Analysis of the prevalence of food hypersensitivity and food anaphylaxis in the children’s population of Ekaterinburg

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Abstract

BACKGROUND: In recent decades, the number of patients experiencing food allergies and food anaphylaxis has been increasing worldwide. However, at present, epidemiological data on this problem are unclear. Anaphylaxis is an acute, potentially life-threatening pathological reaction of systemic hypersensitivity with various clinical symptoms, which can be coded under different diagnoses and conditions. Its acute onset and transient nature make it difficult to obtain prospective data. Thus, it appears realistic to conduct retrospective studies using a questionnaire analysis to identify children who have undergone such reactions for further examination and observation.

AIM: This study aimed to investigate the prevalence of food hypersensitivity and food anaphylaxis in the pediatric population of Ekaterinburg.

MATERIALS AND METHODS: A total of 5,000 parents with children aged 2–17 years were surveyed. The children attend preschool or school general educational institutions (children’s education institution (ChEI) of the city. ChEIs were randomized, and the parent survey was anonymous and voluntary. Respective parents were asked to complete the questionnaire, which asks them whether their children have skin lesions, wheezing, and clinical presentations of allergic rhinitis or food allergy. The developed questionnaire was based on the ISAC questionnaire translated into Russian. In the questionnaires, the parents gave only those symptoms that arose in children against the background of somatic health at normal body temperature.

RESULTS: A total of 2,400 questionnaires were analyzed: 1,196 questionnaires were filled by parents of boys (49.9%) and 1,204 questionnaires by parents of girls (50.1%) aged 2–17 years (average age 10.31 ± 0.30 years). Data collected from questionnaire revealed that skin rashes in 17% of the children were associated with products: most often, these were obligate allergens and histamine liberators. Additionally, 6.8% of the parents noted that persistent rhinitis in their children was associated with consumption of milk/fish/fruit/nuts. Symptoms of respiratory obstruction after eating fish/cow’s milk/nuts were described by parents of 2.7% of the children. Association of urticarial manifestations with food was noticed by parents of 194 (8.1%) children. Moreover, 0.96% of children experienced symptoms of anaphylaxis to food, 0.3% to cow’s milk, 0.12% to chicken eggs and fruit, and 0.08% to wheat, nuts, and fish.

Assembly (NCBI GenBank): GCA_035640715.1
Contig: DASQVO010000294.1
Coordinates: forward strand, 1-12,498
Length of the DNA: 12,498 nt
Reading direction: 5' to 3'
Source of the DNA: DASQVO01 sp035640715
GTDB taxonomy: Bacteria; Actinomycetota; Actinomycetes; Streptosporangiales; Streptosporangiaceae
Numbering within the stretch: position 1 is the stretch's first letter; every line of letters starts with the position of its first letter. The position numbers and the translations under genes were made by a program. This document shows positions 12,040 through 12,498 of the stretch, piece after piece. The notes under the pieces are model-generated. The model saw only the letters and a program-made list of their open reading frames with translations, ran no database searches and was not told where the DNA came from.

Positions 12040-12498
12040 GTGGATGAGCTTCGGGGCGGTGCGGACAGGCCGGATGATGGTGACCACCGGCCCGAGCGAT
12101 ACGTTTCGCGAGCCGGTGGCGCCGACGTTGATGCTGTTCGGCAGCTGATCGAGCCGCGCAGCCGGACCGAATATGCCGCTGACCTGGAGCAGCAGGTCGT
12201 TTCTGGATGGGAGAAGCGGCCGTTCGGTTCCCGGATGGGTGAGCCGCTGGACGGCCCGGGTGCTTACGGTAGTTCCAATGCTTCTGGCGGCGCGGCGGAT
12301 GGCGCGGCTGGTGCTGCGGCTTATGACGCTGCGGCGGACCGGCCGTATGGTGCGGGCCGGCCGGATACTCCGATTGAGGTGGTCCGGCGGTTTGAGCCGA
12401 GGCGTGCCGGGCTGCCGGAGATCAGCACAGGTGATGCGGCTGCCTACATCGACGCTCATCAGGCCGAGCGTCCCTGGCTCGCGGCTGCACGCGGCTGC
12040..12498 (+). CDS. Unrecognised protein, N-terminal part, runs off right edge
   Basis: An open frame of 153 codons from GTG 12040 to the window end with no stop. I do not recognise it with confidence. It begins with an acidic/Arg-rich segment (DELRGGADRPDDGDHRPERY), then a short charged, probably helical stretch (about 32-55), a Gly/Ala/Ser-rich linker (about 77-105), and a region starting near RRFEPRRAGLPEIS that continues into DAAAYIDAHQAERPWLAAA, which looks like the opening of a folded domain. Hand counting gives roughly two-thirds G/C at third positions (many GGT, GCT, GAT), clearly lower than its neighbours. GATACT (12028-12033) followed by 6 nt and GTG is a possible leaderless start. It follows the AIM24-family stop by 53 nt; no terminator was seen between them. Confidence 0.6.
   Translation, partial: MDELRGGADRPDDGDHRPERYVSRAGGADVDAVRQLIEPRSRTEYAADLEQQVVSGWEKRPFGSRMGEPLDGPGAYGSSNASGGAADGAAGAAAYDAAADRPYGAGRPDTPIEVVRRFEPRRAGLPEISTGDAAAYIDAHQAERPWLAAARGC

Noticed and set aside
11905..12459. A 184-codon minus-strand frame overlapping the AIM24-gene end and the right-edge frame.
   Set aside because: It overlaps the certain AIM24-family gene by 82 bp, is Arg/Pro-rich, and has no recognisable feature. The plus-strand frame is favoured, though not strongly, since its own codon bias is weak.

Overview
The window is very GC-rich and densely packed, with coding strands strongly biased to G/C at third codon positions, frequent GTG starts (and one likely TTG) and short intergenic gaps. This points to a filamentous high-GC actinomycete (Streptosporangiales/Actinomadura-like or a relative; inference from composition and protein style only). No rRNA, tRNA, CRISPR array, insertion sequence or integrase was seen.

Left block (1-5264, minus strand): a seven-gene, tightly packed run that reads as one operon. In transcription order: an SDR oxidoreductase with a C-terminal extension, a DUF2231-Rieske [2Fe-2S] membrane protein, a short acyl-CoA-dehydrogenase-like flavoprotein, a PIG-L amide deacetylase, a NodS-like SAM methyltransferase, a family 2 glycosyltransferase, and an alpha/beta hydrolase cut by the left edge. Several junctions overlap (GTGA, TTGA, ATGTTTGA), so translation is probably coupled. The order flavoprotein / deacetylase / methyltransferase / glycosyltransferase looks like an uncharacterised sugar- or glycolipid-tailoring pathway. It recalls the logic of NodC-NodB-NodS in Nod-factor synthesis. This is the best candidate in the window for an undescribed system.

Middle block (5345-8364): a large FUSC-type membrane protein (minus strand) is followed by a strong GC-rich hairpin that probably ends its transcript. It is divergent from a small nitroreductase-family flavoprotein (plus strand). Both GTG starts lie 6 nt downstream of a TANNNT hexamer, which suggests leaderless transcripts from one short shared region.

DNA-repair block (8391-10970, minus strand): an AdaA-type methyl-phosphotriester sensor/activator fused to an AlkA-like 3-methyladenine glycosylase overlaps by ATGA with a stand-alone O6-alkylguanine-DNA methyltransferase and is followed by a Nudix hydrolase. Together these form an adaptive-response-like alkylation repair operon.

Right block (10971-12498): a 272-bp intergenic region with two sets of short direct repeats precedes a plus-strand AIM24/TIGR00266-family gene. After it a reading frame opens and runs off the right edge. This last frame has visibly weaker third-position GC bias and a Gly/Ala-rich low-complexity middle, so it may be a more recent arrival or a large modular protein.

CONCLUSIONS: Epidemiological studies help understand the spread and nature of allergic diseases in a region. Moreover, identification of children who have had episodes of food-borne anaphylaxis helps prevent recurrent cases by conducting case follow-up of these patients.

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About the authors

Tatiana S. Lepeshkova

The Urals State Medical University

Author for correspondence.
Email: levlpa@mail.ru
ORCID iD: 0000-0002-0716-3529

associate Professor Department of polyclinic Pediatrics and Pediatrics faculty of advanced training and retraining

Russian Federation, 3, St. Repin, Yekaterinburg, 620028

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Supplementary files

Supplementary Files
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1. Fig. 1. Age and sex of children as per the questionnaire data (n=2400).

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2. Fig. 2. Food products that, as per the questionnaire data, intensify skin rashes in children (n=409),%

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3. Fig. 3. Food products that, as per the questionnaire data, caused angioedema and acute uritricaria in children (n=91), %

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